YGG: There is a lot of frustration amongst fans in the US about how few BL titles are published here as compared to Japan. Could Kickstarter be used to fund localization of titles?
Yes. Absolutely. We really want to bring more titles to the US, but the current licensing system in Japan makes that difficult. Currently, we have to pay a minimal guarantee upfront ó way before the book is released into the market. That is a really risky gamble. That system is from 40-50 years ago. There are 100s of titles weíd like to get, but that old system is a problem.
YGG: There was an article in Publisherís Weekly about the state of the manga market in the US and the potential for growth. Do you see a potential for growth in the US?
I believe so. Those old folks in the US that were screaming ĎAmerica is Number Oneí are gone. The younger generation is taking over. Iíve talked to these young kids in places like Silicon Valley. They donít care where the product is coming from, they just want lots of cool looking stuff. And the internet is exposing people here to so much from Japan. There is a lot of interest in everything from Japan. The manga industry went from zero to a six billion dollar industry. There is a lot of potential for growth.
YGG: Another issue for Yaoi fans is that there are a lot of BL stories in magazines that we never get to see here. Do you think you will ever localize magazines?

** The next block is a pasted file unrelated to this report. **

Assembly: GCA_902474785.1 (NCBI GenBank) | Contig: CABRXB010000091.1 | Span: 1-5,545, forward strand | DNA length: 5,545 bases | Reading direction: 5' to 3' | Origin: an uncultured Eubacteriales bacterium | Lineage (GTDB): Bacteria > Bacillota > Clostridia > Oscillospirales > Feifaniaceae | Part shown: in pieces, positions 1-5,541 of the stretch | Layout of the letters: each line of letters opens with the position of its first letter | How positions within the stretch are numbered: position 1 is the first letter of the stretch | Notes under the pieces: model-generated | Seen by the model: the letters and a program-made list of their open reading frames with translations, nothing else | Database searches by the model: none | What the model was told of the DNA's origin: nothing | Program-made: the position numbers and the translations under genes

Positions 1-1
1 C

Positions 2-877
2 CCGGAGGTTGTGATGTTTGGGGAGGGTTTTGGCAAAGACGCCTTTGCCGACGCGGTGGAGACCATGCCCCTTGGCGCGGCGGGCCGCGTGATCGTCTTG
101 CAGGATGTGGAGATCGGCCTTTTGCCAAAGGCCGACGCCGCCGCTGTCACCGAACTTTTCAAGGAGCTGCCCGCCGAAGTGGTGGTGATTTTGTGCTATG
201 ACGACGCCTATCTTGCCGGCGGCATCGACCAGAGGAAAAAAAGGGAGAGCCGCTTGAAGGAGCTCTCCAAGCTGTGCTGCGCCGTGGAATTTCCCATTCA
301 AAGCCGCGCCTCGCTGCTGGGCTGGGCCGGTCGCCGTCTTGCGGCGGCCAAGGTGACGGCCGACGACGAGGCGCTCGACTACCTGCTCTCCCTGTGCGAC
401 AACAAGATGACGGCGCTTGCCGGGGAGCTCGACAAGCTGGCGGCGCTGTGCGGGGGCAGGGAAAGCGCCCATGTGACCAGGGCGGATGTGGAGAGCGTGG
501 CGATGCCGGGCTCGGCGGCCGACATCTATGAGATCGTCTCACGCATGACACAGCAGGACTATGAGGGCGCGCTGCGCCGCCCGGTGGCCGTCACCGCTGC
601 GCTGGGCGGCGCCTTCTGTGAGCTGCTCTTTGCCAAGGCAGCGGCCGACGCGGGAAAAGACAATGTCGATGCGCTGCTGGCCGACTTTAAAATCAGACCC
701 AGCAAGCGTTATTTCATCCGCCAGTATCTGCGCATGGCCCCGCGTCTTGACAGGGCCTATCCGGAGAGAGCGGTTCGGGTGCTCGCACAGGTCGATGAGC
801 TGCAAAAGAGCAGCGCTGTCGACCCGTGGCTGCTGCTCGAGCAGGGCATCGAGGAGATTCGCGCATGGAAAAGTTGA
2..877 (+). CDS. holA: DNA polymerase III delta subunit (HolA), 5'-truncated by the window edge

Yes. Actually, we were the first company to publish a yaoi magazine. We compiled 8 or 9 different issues. It actually went really well. The problem was that it is so difficult to get approval. Each volume was by a different author. Some said yes. Some said no. It was a crazy process for us. But it sold really well. Weíd like to do another one.
YGG: Do you think there will be a loosening of approvals in the future?
Itís getting much looser and lenient, but the thinking in the publishing industry in Japan is so old. They donít want to move or change. They hang onto the old systems. But I think things will change.
YGG: What is the current stutus of the Dgital Manga Guild (DMG)?
Before DMGís main focus was on creation of manga titles. While this still may remain true to some extent, DMG is now shifting to focus on training and recruiting localizers.
On a lot of our bigger projects, we need experienced localizers. While this is possible to find outside of DMG, we were looking for methods to give new individuals a chance to improve their skills. More or less, we are reformatting our ideology and our methods to create opportunities for inexperienced individuals that we can use on our other bigger projects.
That being said, DMG will still produce manga, but it will now be less focused on the bunk approach, and more focused on training and granting to experience to those who desire it.
Upcoming Yaoi titles from DMP for 2015:
Twittering Birds Never Fly vol.2
A Waltz in the Clinic
Even So I Will Love You Tenderly
Tyrant Falls in Love vol.9
Does the Flower Blossom? vol.2
Iíve Seen It All vol.3
As Many As There Are Stars
Does the Flower Blossom vol.3